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Sekou Bermiss' 2023 Hip Hop Year in Review

2023 has been an uneven year.  We are fully outside, outside.  The world is largely functioning as it was before.  In some ways, that’s great because we are doing things that we haven’t since the pandemic.  Taking my daughter to see the Barbie movie is something I’ll never forget.  On the other hand, some of the worst crimes against humanity are also on full display when everybody is fully outside, outside.   


I think hip hop albums in 2023 have also been fairly uneven.  The good parts were really good (see First Person Shooter on Drake’s album).  Other parts, were ummmm…really bad (see most of the other tracks on Drake’s album).  But that is the way of things, no?  Even the best teams in the NFL this year have some rough showings (except my NY Giants who have a rough showing every week).  With that in mind, I am honored to present to you my list of best albums for this year, the good and the bad - and since I’m a positive dude, I talk mostly about the good and much less about the bad


5. Propser, KXNG Crooked, Joell Ortiz 

[Released 20 October 2023] 


Bars.  You won’t find two rappers nicer with wordplay than these two Slaughterhouse alums.  Plenty of lines that will make you do the ugly face (e.g. think of the face you make during Busta’s verse in the Tribe’s Scenario).  The production is a bit uneven, and I find that dynamic duo shine a bit brighter on the Hesami (The Tale of 2 Cities & Propser) and Heatmakerz tracks (Sunroof). The weakest part of the album are the two obligatory songs “for the ladies” (Wife Her & W.i.f.e) which are well intentioned but feel forced.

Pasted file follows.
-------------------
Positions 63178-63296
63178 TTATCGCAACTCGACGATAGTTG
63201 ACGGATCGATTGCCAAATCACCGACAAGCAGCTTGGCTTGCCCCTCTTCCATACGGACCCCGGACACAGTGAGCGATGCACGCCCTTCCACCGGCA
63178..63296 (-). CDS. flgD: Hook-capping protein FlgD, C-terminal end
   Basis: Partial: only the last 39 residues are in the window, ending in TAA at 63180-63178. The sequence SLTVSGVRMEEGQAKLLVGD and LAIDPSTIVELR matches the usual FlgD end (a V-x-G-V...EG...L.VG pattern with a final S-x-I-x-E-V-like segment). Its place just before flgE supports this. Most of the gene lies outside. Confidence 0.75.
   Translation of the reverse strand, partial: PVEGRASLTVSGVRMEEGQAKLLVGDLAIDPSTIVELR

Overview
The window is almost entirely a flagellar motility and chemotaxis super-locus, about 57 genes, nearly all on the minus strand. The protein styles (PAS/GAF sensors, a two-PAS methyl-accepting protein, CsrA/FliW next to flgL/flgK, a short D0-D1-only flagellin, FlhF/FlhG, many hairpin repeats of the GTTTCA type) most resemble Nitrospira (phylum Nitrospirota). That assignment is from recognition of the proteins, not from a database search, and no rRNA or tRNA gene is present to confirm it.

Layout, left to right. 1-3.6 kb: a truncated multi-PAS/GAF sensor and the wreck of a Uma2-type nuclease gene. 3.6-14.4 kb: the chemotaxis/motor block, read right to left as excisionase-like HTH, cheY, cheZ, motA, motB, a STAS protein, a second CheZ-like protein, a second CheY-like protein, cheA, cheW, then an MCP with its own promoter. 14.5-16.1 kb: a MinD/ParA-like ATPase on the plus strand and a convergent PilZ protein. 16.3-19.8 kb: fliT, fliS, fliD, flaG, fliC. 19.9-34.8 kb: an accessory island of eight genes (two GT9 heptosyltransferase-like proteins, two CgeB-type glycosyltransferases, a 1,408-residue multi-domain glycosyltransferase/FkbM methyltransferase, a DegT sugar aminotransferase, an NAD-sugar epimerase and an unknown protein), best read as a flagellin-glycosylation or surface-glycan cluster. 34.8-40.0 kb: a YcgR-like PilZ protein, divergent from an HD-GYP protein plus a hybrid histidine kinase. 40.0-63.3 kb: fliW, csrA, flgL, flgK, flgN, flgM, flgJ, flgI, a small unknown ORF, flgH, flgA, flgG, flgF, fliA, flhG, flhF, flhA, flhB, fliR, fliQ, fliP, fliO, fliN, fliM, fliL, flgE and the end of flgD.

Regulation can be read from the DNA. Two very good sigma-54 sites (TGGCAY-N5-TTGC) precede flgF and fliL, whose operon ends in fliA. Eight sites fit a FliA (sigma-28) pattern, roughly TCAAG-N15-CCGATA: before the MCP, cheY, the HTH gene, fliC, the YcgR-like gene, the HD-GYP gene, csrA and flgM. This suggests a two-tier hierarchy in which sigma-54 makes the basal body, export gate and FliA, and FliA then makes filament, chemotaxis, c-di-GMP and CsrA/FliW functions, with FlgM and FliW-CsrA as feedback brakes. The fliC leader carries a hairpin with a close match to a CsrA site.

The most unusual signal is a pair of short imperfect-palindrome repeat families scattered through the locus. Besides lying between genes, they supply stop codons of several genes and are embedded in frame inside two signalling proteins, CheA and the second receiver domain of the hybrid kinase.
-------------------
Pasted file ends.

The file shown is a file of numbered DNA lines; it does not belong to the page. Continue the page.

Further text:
4. Chomp 2.5 [EP], Russ 

[Released 12 May 2023] 


Chomp 2.5 consists of only 6 tracks for a combined 15 minutes (yup, 15 minutes), but still one of the best albums released this year.  The production is remarkable for an EP: Statik Selekta, Havoc, The Alchemist and an absolute soulful banger by 9th Wonder. None of the tracks are mind bending, but each one is really good and that consistency is something that has been lacking in 2023 releases.  In fact, the lack of consistency is what actually plagued Russ’ full length release this year ‘Santiago’ which is massively uneven. Perhaps this is why Russ mentions in the 2nd track of Chomp 2.5 (Blow the Whistle) that he gave us “just a little something to hold us over” which ironically might have been foreshadowing the underperforming ‘Santiago’...but I guess this was simply part of the unevenness that 2023 brought us. Unevenness aside, Russ remains one of the more clever lyricists in the game. I would describe his flow as emo-adjacent, but authentic.  When you listen to his songs you feel like you actually know him, and that’s rare in today’s hip hop.